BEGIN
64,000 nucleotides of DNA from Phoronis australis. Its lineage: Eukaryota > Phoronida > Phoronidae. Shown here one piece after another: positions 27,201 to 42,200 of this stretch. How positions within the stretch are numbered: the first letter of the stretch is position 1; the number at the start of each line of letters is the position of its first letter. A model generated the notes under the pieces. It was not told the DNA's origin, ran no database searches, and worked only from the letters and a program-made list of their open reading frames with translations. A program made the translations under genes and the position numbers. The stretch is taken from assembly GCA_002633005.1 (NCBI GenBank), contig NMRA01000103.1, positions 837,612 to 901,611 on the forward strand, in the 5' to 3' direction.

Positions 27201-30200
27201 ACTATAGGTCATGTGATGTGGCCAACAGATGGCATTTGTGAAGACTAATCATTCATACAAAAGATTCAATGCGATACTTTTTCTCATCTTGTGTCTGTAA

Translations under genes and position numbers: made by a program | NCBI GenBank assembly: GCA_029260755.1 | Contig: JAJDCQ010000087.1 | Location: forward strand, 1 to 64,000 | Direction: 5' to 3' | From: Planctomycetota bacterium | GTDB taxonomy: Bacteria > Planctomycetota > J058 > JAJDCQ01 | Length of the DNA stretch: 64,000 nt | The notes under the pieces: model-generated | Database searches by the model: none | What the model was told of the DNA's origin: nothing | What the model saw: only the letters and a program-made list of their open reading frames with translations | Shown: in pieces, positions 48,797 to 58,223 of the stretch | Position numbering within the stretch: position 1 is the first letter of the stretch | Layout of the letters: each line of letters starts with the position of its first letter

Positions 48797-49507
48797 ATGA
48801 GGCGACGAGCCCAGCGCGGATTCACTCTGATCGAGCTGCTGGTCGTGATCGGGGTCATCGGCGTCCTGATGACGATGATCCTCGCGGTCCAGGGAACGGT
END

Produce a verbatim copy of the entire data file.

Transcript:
64,000 nucleotides of DNA from Phoronis australis. Its lineage: Eukaryota > Phoronida > Phoronidae. Shown here one piece after another: positions 27,201 to 42,200 of this stretch. How positions within the stretch are numbered: the first letter of the stretch is position 1; the number at the start of each line of letters is the position of its first letter. A model generated the notes under the pieces. It was not told the DNA's origin, ran no database searches, and worked only from the letters and a program-made list of their open reading frames with translations. A program made the translations under genes and the position numbers. The stretch is taken from assembly GCA_002633005.1 (NCBI GenBank), contig NMRA01000103.1, positions 837,612 to 901,611 on the forward strand, in the 5' to 3' direction.

Positions 27201-30200
27201 ACTATAGGTCATGTGATGTGGCCAACAGATGGCATTTGTGAAGACTAATCATTCATACAAAAGATTCAATGCGATACTTTTTCTCATCTTGTGTCTGTAA

Translations under genes and position numbers: made by a program | NCBI GenBank assembly: GCA_029260755.1 | Contig: JAJDCQ010000087.1 | Location: forward strand, 1 to 64,000 | Direction: 5' to 3' | From: Planctomycetota bacterium | GTDB taxonomy: Bacteria > Planctomycetota > J058 > JAJDCQ01 | Length of the DNA stretch: 64,000 nt | The notes under the pieces: model-generated | Database searches by the model: none | What the model was told of the DNA's origin: nothing | What the model saw: only the letters and a program-made list of their open reading frames with translations | Shown: in pieces, positions 48,797 to 58,223 of the stretch | Position numbering within the stretch: position 1 is the first letter of the stretch | Layout of the letters: each line of letters starts with the position of its first letter

Positions 48797-49507
48797 ATGA
48801 GGCGACGAGCCCAGCGCGGATTCACTCTGATCGAGCTGCTGGTCGTGATCGGGGTCATCGGCGTCCTGATGACGATGATCCTCGCGGTCCAGGGAACGGT